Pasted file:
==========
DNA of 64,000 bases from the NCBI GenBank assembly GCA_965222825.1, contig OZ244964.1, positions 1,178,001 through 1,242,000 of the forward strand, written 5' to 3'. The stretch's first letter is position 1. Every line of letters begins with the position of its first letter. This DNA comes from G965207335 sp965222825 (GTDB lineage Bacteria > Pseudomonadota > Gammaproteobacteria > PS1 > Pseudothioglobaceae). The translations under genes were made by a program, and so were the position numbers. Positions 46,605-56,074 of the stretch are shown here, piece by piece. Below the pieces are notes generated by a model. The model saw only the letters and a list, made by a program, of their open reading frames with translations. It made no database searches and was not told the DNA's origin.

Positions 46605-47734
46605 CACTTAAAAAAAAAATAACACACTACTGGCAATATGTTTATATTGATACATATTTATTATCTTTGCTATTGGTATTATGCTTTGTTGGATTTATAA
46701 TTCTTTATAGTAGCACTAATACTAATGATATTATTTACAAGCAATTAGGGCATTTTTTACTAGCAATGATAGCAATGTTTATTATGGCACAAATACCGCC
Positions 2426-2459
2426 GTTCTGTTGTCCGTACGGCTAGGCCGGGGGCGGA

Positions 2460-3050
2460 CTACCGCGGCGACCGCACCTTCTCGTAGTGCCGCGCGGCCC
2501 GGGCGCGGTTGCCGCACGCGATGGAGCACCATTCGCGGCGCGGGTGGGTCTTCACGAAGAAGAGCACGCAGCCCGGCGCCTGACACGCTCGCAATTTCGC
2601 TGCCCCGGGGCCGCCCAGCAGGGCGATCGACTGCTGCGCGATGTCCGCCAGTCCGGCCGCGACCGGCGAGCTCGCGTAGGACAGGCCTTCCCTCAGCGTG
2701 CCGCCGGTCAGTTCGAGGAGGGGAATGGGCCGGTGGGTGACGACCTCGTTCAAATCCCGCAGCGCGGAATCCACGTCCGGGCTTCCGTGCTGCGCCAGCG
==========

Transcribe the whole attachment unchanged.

DNA of 64,000 bases from the NCBI GenBank assembly GCA_965222825.1, contig OZ244964.1, positions 1,178,001 through 1,242,000 of the forward strand, written 5' to 3'. The stretch's first letter is position 1. Every line of letters begins with the position of its first letter. This DNA comes from G965207335 sp965222825 (GTDB lineage Bacteria > Pseudomonadota > Gammaproteobacteria > PS1 > Pseudothioglobaceae). The translations under genes were made by a program, and so were the position numbers. Positions 46,605-56,074 of the stretch are shown here, piece by piece. Below the pieces are notes generated by a model. The model saw only the letters and a list, made by a program, of their open reading frames with translations. It made no database searches and was not told the DNA's origin.

Positions 46605-47734
46605 CACTTAAAAAAAAAATAACACACTACTGGCAATATGTTTATATTGATACATATTTATTATCTTTGCTATTGGTATTATGCTTTGTTGGATTTATAA
46701 TTCTTTATAGTAGCACTAATACTAATGATATTATTTACAAGCAATTAGGGCATTTTTTACTAGCAATGATAGCAATGTTTATTATGGCACAAATACCGCC
Positions 2426-2459
2426 GTTCTGTTGTCCGTACGGCTAGGCCGGGGGCGGA

Positions 2460-3050
2460 CTACCGCGGCGACCGCACCTTCTCGTAGTGCCGCGCGGCCC
2501 GGGCGCGGTTGCCGCACGCGATGGAGCACCATTCGCGGCGCGGGTGGGTCTTCACGAAGAAGAGCACGCAGCCCGGCGCCTGACACGCTCGCAATTTCGC
2601 TGCCCCGGGGCCGCCCAGCAGGGCGATCGACTGCTGCGCGATGTCCGCCAGTCCGGCCGCGACCGGCGAGCTCGCGTAGGACAGGCCTTCCCTCAGCGTG
2701 CCGCCGGTCAGTTCGAGGAGGGGAATGGGCCGGTGGGTGACGACCTCGTTCAAATCCCGCAGCGCGGAATCCACGTCCGGGCTTCCGTGCTGCGCCAGCG